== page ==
Beginning with a three-hit game against the Phillies on May 9, Infante has hit .340 (35-for-103) with five doubles, 14 RBI and 14 runs in his past 37 games. He had at least three at-bats in 20 games during that stretch, and produced 11 multi-hit games in those 20.
“I was thrilled,” Braves manager Bobby Cox said of Infante’s selection. “I thought it was the greatest pick ever. It was a surprise pick, but it makes all the sense in the world.
“Because when you manage those teams, or you take an All-Star team to Japan, you always end up calling [players'] managers and saying, look, if I’m in a bind do you mind if I play your shortstop at second or third? And they always go, ‘Yeah, go ahead.’ Reluctantly, they all say yes. But you don’t want your guy out of position. So that’s the best move I’ve seen.”
Five All-Stars is the most for the Braves since 2003, when they had seven. They had three All-Stars in 2006, the only time they had more than two in the past six seasons.
“We’ve got the best record in the National League, we ought to have a bunch of guys on the team,” Jones said. “Probably had a couple more guys that could have made it, should have made it. But we’ll take what we’ve got.”
Infante and Prado join Heyward as first-time selections, while Hudson (8-3, 2.37 ERA) was selected for the third time overall and first time in the National League. He was an All-Star with Oakland in 2000 and ‘04.
A year ago, McCann became the first player in Braves history to make the All-Star team in each of his first four full seasons. Now, he’s made it in five in a row after being selected to the team in the player vote.
“Maybe one day I’ll be able to sit back and [reflect] on what it means,” McCann said of being a five-time All-Star at 26. “But I’m still young and I want to do more in this game. Every time I go it’s an honor… To be voted on by the guys you play against every day, and have their respect, that means the most.”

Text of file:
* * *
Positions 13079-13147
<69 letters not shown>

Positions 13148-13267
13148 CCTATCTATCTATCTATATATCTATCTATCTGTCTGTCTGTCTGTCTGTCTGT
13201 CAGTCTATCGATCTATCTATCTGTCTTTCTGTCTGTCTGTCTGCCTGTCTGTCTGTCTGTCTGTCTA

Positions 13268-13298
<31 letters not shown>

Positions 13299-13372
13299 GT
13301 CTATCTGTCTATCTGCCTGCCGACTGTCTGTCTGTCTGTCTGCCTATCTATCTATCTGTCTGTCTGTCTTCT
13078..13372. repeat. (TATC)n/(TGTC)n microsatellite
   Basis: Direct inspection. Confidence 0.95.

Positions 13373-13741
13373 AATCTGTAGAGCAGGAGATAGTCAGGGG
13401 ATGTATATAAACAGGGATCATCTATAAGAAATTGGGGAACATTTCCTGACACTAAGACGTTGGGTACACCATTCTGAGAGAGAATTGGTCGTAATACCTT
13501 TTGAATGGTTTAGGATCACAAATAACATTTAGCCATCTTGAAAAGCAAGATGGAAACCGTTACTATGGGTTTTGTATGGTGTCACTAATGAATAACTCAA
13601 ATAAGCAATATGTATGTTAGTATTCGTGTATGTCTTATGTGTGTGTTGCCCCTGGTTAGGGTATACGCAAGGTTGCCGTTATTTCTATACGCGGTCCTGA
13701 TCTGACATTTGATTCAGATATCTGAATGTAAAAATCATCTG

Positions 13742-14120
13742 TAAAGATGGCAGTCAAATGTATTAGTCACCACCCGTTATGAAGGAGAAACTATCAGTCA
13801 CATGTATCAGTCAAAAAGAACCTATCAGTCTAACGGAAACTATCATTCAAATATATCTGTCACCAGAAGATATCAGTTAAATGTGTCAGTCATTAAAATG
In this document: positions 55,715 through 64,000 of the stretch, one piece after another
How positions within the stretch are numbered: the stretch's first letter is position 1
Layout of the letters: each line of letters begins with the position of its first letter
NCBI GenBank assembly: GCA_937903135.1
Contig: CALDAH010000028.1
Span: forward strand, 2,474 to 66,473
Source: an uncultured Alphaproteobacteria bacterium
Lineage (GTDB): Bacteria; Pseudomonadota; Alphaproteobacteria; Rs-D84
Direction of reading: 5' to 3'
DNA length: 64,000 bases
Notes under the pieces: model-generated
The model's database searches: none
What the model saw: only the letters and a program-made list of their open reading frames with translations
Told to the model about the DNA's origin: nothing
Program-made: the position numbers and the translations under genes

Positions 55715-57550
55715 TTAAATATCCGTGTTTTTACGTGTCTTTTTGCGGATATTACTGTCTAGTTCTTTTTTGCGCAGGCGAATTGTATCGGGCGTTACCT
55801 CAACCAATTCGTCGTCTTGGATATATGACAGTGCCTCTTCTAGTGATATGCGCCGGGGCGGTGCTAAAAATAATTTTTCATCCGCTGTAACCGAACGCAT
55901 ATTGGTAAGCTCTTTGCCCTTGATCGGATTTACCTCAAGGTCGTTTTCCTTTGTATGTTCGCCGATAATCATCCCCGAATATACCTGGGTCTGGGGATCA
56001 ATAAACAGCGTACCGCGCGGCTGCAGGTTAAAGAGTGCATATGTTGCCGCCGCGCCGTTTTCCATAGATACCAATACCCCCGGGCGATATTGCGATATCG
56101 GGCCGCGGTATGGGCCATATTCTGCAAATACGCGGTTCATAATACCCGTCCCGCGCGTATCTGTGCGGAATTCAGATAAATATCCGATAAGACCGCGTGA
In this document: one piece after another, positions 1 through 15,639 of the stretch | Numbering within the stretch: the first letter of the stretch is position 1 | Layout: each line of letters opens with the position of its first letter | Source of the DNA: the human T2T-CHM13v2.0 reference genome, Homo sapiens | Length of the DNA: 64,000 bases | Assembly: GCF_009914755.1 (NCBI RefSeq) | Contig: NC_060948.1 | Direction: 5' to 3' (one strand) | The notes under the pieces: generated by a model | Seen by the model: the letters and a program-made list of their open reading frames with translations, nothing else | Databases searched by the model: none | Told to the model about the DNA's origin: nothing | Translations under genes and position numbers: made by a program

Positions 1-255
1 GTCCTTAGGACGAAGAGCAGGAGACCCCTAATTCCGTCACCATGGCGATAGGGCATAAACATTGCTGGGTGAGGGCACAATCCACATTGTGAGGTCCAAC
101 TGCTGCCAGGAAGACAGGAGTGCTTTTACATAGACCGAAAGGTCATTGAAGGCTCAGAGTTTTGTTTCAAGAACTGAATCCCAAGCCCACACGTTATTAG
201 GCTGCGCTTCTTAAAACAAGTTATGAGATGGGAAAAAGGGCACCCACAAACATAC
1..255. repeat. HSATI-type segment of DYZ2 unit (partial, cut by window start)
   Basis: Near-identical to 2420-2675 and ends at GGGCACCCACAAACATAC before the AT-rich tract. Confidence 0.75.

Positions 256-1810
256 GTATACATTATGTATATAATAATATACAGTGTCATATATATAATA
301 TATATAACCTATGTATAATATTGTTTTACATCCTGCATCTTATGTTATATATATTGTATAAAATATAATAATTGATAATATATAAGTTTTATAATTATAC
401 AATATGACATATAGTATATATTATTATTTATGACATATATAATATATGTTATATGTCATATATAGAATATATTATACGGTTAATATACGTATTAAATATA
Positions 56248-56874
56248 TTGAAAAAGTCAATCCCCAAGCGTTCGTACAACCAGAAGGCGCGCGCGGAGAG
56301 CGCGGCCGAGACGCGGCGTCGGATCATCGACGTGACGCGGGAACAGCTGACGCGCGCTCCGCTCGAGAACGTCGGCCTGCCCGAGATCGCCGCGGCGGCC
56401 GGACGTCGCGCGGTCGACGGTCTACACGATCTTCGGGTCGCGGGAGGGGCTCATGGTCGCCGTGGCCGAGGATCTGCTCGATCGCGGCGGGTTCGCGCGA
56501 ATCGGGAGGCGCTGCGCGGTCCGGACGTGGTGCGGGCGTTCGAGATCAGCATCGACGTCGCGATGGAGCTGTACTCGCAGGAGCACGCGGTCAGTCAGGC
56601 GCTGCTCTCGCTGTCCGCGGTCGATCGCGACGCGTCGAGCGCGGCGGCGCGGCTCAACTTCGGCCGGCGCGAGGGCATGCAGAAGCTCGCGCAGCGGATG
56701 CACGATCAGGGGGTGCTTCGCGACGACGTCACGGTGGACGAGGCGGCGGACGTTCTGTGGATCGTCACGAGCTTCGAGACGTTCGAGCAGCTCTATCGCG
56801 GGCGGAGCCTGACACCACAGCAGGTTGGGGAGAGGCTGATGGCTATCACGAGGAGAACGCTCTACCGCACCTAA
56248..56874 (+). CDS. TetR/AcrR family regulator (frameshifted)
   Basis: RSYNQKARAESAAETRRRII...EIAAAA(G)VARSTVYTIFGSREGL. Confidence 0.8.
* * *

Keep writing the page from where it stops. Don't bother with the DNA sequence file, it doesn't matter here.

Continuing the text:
Prado made the All-Star team barely one year after become a lineup regular on June 30, 2009.
He will likely be the NL’s starting second baseman in Anaheim, because Philadephia’s Chase Utley is on the disabled list. Among second basemen, Prado was second to Utley in fan voting.
“Spending some time with guys like [St. Louis' Albert] Pujols is going to be very big for me,” Prado said. “I’m just going to enjoy my three days and try to take advantage of my first experience in an All-Star game, and then come back with [determination] to play that second half.”
As for possibly starting in place of Utley, he said, “I’ve heard that being one of the nine guys in the starting lineup is one of the greatest things about being an All-Star. They call your name during the pre-game stuff. If I start the game, it would be awesome.”
In 158 games since moving into the starting lineup on June 30, 2009, Prado hit .327 with 52 doubles, 15 homers, 76 RBIs and a .369 on-base percentage. The Braves had a 90-68 record in those games.
Since moving into the leadoff position in mid-May, Prado has hit .362 with a majors-leading .395 OBP from the leadoff spot.
Besides Wagner, the most questionable All-Star omission for the Braves was first baseman Troy Glaus, who leads the team with 14 homers and led the league in RBIs after driving in 46 runs in a 46-game stretch before a recent slump.
Glaus is 4-for-34 (.118) with one RBI in his past 10 games, after batting .316 with 12 homers and 46 RBIs and a .988 OPS (on-base-plus-slugging percentage) in 47 games from May 1 through June 20.